Since the meat trade primarily involves the Muslim community, the discourse around it is highly politicised. In the run-up to the 2019 general election, the issue of stray cattle is being raked up, with a large section of the media blaming it on Yogi Adityanath’s crackdown on slaughterhouses. The crackdown is being seen as an attack on the Muslim community.
But our visits showed that slaughterhouses themselves have long evaded mainstream media attention despite being central to the woes of a host of villages, including Muslim-populated ones.
Mohammad Shaukeen, pradhan of Aadh village, told Swarajya that some years ago, a meat plant was being set up in their village, but the project was shelved after villagers protested and even clashed with construction workers on the site. “The meat plant would have been a disaster for us,” Shaukeen said.
Sajid Khan, a 22-year-old resident of Aadh village, said that unlike popular perception, meat plants don’t necessarily create jobs. According to him, neither the owners nor the workforce in most of these plants comprises locals. He said almost the entire workforce was from outside the state, such as West Bengal and Bihar, and many were even from Nepal and China.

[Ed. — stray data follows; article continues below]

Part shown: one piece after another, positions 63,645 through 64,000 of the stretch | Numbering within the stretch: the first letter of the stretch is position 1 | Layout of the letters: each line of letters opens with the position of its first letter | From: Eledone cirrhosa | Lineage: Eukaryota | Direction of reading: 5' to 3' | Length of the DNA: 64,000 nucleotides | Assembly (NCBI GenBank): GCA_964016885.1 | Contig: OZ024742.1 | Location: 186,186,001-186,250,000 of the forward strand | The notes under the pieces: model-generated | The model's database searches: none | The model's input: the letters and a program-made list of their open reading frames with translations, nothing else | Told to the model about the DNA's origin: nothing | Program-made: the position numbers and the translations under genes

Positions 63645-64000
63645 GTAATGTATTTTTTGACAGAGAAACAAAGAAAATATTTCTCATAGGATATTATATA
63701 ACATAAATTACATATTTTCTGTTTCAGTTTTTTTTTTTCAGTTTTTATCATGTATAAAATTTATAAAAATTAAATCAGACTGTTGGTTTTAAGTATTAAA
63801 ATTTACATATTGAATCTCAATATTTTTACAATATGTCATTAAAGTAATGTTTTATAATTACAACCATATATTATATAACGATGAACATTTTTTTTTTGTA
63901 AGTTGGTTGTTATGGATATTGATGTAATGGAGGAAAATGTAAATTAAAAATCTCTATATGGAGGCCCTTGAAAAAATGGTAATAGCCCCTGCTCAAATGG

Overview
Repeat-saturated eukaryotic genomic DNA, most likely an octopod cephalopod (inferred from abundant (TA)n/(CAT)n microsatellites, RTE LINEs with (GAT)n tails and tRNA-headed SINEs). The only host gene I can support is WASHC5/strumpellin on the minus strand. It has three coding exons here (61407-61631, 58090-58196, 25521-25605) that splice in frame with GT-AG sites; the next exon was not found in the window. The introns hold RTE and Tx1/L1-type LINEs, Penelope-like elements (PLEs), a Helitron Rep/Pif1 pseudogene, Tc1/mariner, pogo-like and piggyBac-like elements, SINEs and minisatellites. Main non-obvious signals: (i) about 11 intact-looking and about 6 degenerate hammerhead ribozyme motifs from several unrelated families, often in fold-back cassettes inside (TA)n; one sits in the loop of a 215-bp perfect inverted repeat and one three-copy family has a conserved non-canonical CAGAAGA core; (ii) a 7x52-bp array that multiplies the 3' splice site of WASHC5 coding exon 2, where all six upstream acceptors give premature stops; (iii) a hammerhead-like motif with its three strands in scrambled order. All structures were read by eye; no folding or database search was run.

The meat plant worker who Swarajya spoke to, confirmed Sajid’s claim of the workforce being from outside the state. He said that he himself hailed from Bihar, from a village near the India-Nepal border beyond Motihari. We said he could not confirm the presence of foreign labour as claimed by Sajid.
Sajid also said that some better-off Muslims who have given land for meat plants to operate, silence the protests against them.
Laxity and complicity on the part of officials and politicians, as claimed by Gurjar and scores of residents, is an open secret in the area. People were indeed hopeful with the present government’s clampdown, but even that hope has now faded.
Gurjar recently wrote to Adityanath and, based on his complaints (copies of which are with Swarajya), the Meerut district magistrate formed a committee to look into the matter. But Gurjar said they haven’t yet made any headway.
A frustrated Radheshyam Sharma of Kaul village said an entire generation of children has never seen clean water. “Not just clean water, they have nothing their fathers and forefathers had – clean soil, good crops, and a chance at marriage at the right age. All thanks to an industry exploited for politics and a state that keeps abdicating its duties.”